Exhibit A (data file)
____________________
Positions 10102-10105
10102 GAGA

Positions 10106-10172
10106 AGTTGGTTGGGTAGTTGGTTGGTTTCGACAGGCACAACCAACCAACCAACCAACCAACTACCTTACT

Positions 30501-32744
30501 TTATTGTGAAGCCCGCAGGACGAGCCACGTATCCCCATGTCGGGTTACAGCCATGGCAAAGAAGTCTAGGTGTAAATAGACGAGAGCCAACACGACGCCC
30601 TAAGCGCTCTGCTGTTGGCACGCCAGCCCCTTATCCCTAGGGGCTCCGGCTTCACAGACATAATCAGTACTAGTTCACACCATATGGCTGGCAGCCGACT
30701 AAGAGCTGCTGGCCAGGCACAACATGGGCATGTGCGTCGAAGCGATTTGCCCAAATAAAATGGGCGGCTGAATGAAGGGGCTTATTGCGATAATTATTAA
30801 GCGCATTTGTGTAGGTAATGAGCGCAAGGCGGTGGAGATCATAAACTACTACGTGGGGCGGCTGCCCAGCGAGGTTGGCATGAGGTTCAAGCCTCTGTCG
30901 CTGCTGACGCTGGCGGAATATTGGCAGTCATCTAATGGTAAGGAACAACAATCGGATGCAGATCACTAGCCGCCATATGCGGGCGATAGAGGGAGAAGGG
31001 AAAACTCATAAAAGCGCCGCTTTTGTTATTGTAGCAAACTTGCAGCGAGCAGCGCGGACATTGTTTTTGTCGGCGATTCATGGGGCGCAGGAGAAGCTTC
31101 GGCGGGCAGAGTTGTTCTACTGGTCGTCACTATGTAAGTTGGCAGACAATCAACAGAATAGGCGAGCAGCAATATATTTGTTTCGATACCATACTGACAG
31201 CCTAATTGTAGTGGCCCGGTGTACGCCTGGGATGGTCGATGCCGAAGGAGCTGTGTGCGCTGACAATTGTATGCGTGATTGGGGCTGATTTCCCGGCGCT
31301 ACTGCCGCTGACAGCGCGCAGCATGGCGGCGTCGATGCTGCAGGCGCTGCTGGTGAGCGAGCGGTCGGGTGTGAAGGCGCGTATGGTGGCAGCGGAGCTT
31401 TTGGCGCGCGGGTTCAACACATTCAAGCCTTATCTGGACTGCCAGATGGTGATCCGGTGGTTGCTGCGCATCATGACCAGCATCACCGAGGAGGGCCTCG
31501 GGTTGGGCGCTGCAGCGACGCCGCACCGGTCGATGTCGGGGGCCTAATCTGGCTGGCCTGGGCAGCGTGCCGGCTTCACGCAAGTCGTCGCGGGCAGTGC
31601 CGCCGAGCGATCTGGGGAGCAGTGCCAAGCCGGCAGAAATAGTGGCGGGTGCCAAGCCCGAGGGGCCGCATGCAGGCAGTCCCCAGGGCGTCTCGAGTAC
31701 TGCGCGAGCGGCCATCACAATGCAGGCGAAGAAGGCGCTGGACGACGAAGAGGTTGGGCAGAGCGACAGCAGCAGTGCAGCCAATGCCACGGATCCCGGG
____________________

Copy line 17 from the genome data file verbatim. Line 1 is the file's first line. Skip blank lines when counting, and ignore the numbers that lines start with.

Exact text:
31601 CGCCGAGCGATCTGGGGAGCAGTGCCAAGCCGGCAGAAATAGTGGCGGGTGCCAAGCCCGAGGGGCCGCATGCAGGCAGTCCCCAGGGCGTCTCGAGTAC